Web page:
I absolutely loved this story. Anything containing ghosts and spookiness is right up my alley. One of the interesting realizations I had while reading this one was that the side character and the Doctor were much more well-developed. This may be due in part to the fact that there is only one sidekick on this particular mission. The only issue I had with the plot was that, when they found the source causing the ghosts to appear, it was not very well explained—I had an extremely hard time picturing it in my head. Nonetheless, this was an absolutely fantastic story and I very much enjoyed it.

Taking the Plunge (Rating: 3/5)

The Doctor comes into the present day in this story that takes place in Florida, 2017. Strolling through a theme park named Adventure World, the Doctor is simply people-watching when he comes across some peculiar occurrences. He meets a family as they first come into the park—two parents and their highly energetic and excited son. They are headed to the popular ride, “Space Plunge”. But when he runs into them again coming back from the ride, they have lost all energy, and look tired and empty. It’s time for the Doctor to inspect “Space Plunge”, and figure out what is sapping the liveliness out of all of its riders.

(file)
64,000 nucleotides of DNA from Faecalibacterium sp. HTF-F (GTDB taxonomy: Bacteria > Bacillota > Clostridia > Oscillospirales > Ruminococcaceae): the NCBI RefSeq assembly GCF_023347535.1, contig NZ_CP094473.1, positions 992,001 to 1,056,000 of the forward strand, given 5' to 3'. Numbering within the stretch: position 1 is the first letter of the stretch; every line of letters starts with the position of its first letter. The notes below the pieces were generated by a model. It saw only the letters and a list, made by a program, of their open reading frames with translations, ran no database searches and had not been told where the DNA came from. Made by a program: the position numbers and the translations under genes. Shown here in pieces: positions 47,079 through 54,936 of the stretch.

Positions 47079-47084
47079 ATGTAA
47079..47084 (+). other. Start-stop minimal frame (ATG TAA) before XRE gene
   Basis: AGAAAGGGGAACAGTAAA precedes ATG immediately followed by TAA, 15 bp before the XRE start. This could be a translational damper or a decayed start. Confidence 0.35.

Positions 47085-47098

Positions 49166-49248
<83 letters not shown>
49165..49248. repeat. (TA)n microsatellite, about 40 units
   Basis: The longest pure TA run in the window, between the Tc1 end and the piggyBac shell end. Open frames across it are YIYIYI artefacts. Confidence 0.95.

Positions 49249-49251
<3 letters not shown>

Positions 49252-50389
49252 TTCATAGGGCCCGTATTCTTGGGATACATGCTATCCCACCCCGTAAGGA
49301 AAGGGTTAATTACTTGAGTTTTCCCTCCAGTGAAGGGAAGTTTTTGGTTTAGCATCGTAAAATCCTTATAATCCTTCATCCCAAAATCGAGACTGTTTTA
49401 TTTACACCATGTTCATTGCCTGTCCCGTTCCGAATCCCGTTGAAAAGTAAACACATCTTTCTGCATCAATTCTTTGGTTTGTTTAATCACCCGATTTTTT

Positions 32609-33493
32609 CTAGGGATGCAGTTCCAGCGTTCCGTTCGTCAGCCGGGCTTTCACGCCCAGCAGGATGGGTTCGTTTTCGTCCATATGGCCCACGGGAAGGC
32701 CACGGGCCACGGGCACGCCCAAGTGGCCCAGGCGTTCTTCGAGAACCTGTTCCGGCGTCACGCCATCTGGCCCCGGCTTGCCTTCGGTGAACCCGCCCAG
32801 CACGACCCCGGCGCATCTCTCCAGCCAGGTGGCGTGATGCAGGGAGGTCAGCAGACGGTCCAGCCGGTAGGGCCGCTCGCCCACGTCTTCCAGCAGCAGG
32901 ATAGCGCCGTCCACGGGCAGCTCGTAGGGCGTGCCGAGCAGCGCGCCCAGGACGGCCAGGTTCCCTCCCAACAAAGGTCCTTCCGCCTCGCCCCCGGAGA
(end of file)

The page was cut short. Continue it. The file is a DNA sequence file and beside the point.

Though it was not one of my favorites, I still quite enjoyed this story. It was fairly unique and unpredictable in many ways. However, this was one story were the length really was a detriment to the plot. It felt as though not much happened, and that the problem was solved far too easily. This is a story that could have been expanded upon a lot and made into a more complex tale. I think it was just not right for this format, but I still liked aspects of it.

Spectator Sport (Rating: 2.5/5)

Set in New Orleans, 1815, this was unfortunately one of the stories that fell a bit flat for me. The Doctor lands the TARDIS during the Battle of New Orleans, and watches from the sidelines, upset at the idea of humans waging war against each other. All of a sudden, a woman using a perception filter comes rushing up to where he stands on a hill, stating that she has been looking for him all over. She takes him back to what she calls the “safe area”, which turns out to be a ship where people travel back in time in order to watch various battles throughout history.

This story was my least favorite—I found it rather hard to get in to and I did not like the idea of the plot. Not that much really happened, aside from the Doctor reprimanding everyone for getting enjoyment out of the fighting. Of course, there was a bit more depth to the plot other than that, with an assassin being loose on the ship, but this did not take up enough of the story. I could see the potential in this narrative, but is just didn’t reach it.